The Minister gave a similar exemption in terms of parents’ long term responsibility. ‘The early identification of health issues at a younger age can mitigate or reduce the impact of ill-health later in life. We should bear this in mind when it is reported that almost one in four children in Ireland are either over-weight or obese, which is likely to lead to significant health issues later in life.’

Indeed. But why not educate parents about childhood obesity instead of fatalistically accepting such a phenomenon and using the doctor’s surgery to sort it out? Is this the way to build a health service? If more people took responsibility for their health, and their children’s health, there would be more resources for those who are really sick.

But the big question here is this: why is the State once again paying benefits to the affluent? What is it with the pattern in this country of giving benefits not just to those who genuinely cannot afford to pay, but to everyone- and so adding to the drain on the State’s coffers?  We have seen this before with child benefits and with entitlements to the elderly – such as medical cards for the over 70s – before they were clawed back.

What is so wrong with means testing? Other countries have learned from experience and are pulling back from universality, but we seem to be pushing ruinously in the other direction.

After all, it is not as if we are a super wealthy country which can afford such a ‘benefits for all’ philosophy. Instead, we should ask where our sense of priority and justice is that we would take medical care from the confirmed sick and elderly and give it to the very young and generally healthy – and also to the wealthy? The Government argues that the €25m will not come from existing health funding, but it’s coming from somewhere, so could such funding not have gone to somewhere more needy?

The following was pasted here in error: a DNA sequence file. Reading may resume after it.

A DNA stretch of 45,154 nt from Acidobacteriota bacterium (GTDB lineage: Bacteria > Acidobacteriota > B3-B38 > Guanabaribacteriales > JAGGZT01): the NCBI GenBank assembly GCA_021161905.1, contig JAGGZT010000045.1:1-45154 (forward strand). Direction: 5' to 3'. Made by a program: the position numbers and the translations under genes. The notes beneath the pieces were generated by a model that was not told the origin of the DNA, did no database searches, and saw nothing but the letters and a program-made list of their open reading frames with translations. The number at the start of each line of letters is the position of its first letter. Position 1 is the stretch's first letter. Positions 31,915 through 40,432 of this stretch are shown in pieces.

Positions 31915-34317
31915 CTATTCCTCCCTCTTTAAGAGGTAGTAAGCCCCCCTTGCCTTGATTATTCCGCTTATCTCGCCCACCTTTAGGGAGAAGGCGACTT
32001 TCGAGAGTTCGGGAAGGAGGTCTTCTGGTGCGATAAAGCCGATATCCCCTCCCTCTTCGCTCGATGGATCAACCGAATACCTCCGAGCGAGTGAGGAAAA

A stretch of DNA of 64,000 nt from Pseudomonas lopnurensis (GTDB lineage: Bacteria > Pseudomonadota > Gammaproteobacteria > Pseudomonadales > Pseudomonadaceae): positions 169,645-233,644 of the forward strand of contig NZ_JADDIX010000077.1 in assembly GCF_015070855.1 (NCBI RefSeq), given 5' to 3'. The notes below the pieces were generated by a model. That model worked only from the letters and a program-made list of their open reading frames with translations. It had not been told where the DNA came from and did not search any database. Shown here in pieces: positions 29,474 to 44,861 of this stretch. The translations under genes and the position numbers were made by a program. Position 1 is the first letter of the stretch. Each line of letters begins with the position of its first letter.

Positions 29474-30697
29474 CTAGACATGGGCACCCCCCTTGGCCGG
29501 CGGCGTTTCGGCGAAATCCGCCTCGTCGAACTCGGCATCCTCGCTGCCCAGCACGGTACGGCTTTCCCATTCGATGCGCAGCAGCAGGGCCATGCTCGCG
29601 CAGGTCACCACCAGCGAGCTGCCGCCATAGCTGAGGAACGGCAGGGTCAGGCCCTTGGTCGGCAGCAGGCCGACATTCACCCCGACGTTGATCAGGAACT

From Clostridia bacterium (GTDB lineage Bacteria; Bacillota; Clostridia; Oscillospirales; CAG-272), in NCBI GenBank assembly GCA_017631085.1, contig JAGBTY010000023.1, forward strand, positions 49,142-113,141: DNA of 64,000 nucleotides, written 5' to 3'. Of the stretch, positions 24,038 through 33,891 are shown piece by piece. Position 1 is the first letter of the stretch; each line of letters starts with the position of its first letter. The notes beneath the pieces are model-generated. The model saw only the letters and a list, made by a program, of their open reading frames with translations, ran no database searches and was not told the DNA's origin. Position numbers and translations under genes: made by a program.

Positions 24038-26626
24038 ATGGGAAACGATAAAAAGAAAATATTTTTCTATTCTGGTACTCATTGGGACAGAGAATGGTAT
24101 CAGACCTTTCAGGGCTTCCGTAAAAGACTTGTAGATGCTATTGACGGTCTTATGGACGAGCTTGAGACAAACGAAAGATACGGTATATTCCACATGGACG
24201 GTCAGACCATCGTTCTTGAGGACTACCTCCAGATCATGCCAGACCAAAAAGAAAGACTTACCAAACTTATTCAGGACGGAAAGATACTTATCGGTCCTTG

Of course, universal health care, of which this children’s initiative is to form a part, is a noble aspiration, but one wonders if it isn’t just another feel-good policy, not properly costed, but designed to boost the popularity of the Government and increase its chances of being re-elected. With the current talk of another round of social partnership, and even benchmarking, it looks like the Troika-imposed discipline has truly gone and the Government is simply going to cave in on the public finances, as Irish Governments so often do.

Of course parents will take all the free GP care they can get for their young children. That’s the nature of things. But where’s the fairness in one parent from the ‘squeezed middle’ bracket in our society having to pay the standard €50/€60 to have their eight-year-old seen by their GP while another parent who earns a huge salary gets their five-year old looked at for free?

One of the trotted-out arguments against means testing is that it is expensive and too laborious to carry out. Perhaps so, but that’s not a valid enough argument to just bin such a plan. It has to be less expensive than handing out benefits to everybody.

Why not do a once-off means test on a family or individual, and use it for all the State payments? The Revenue makes such assessments after all.

The reality, however, is that means testing is used in this country for some things, but not for others. The Department of Social Welfare, for example, means tests for almost all its benefits (especially if you are self-employed) as does the Department of Education for education grants. This is as it should be, so that those who deserve it receive it, and those who don’t need it don’t get it.

This should apply across the board – whether you are five or 55.